Anesthesia & Analgesia: June 2015 Vol 120 Issue 6 p1352-1360
Authors: Malcharek, Michael J. MD et al
BACKGROUND: Methods for detecting intraoperative cerebral ischemia arising from internal carotid artery (ICA) cross-clamping during carotid endarterectomy (CEA) should be sensitive, specific, and rapid to prevent intraoperative stroke. We had 3 objectives pertaining to this: (1) investigation of the rates of success of multimodal evoked potential (mEP) monitoring using a combination of median nerve (m) somatosensory (SS) EPs, tibial nerve SSEPs (tSSEPs), and transcranial electrical stimulated motor EPs (tcMEPs); (2) evaluation of the rates of false-negative mEP results; and (3) analysis of the relationship between different time periods associated with ICA cross-clamping and the postoperative outcome of motor function in patients with significant changes in mEP monitoring.
METHODS: Two hundred sixty-four patients undergoing CEA using general anesthesia with monitoring of bilateral mSSEPs, tSSEPs, and tcMEPs were retrospectively reviewed between 2009 and 2012. The rates of successful assessment of mEPs were investigated, and the rate of false-negative mEP results was analyzed. Different time periods (T1—time of clamping, T2—clamping to significant mEP changes, T3—significant mEP change to intervention, and T4—intervention to recovery of EP) were tested using Welch t test for significant association with postoperative motor deficit.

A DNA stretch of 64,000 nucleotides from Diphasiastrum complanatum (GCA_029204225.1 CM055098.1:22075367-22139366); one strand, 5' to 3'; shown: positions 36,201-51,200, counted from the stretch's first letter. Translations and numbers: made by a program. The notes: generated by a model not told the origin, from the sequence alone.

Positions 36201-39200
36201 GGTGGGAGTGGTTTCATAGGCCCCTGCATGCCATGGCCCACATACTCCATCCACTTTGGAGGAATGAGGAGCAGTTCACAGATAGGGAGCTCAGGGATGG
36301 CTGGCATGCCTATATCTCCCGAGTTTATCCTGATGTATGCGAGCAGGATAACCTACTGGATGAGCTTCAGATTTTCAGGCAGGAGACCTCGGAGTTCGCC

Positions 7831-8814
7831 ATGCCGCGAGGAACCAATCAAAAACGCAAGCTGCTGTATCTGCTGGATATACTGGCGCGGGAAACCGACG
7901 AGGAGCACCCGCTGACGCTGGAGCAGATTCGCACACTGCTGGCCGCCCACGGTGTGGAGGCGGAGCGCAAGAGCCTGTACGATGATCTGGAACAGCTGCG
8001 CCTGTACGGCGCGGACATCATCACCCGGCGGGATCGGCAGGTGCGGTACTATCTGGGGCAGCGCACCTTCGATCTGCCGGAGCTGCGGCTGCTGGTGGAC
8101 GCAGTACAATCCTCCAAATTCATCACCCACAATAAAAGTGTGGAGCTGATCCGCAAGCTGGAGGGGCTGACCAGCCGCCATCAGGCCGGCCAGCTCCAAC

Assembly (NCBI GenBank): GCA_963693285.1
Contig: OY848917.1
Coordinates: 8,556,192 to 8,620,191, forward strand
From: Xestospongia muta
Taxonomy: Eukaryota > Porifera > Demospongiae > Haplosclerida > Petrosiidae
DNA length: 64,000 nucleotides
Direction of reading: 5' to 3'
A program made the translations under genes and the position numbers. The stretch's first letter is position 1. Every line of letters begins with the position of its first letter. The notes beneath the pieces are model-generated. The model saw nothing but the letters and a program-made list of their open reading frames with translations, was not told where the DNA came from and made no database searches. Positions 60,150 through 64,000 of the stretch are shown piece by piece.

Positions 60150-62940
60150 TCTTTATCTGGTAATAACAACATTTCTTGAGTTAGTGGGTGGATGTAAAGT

RESULTS: (1) Multimodal EP monitoring was achieved in 241 patients (91.3%, point estimate [PE] 0.91, confidence interval [CI] 0.87 to 0.94), whereas none of the modalities were recordable in one case (PE 0.0038, CI 0.0002 to 0.019). Additionally, tSSEP was not recordable in 21 patients (PE 0.08, CI 0.05 to 0.12), and we found one case of isolated failure of tcMEP recording (PE 0.0038, CI 0.0002 to 0.019). (2) False-negative mEP results were found in 1 patient (0.4%; PE 0.0038, CI 0.0002 to 0.019). Significant mEP changes occurred in 32 patients (12.1%), and thus, arterioarterial shunt was performed in 17 (6.4%) patients. Eleven patients (4.2%) showed transient and 1 showed permanent postoperative motor deficit. (3) There was no significant difference regarding any of the time periods associated with ICA cross-clamping and postoperative alteration of motor function (T1: P = 0.19, CI −30.1 to 6.8 minutes; T2: P = 0.38, CI −23 to 9.5 minutes; T3: P = 0.25, −9.7 to 2.8 minutes; T4: P = 0.42, CI to −15.5 to 7.0 minutes).
CONCLUSIONS: Multimodal EP monitoring is applicable during CEA. The 0.4% false-negative rate suggests an advantage of mEP monitoring when compared with isolated mSSEP monitoring. Our data suggest that periods of time during cross-clamping were not significantly associated with postoperative motor deficit. However, the small number of patients limits the conclusiveness of these findings. mEP monitoring could not prevent a postoperative motor deficit in all patients, but our results suggest that it is a useful adjunct to mSSEP monitoring.
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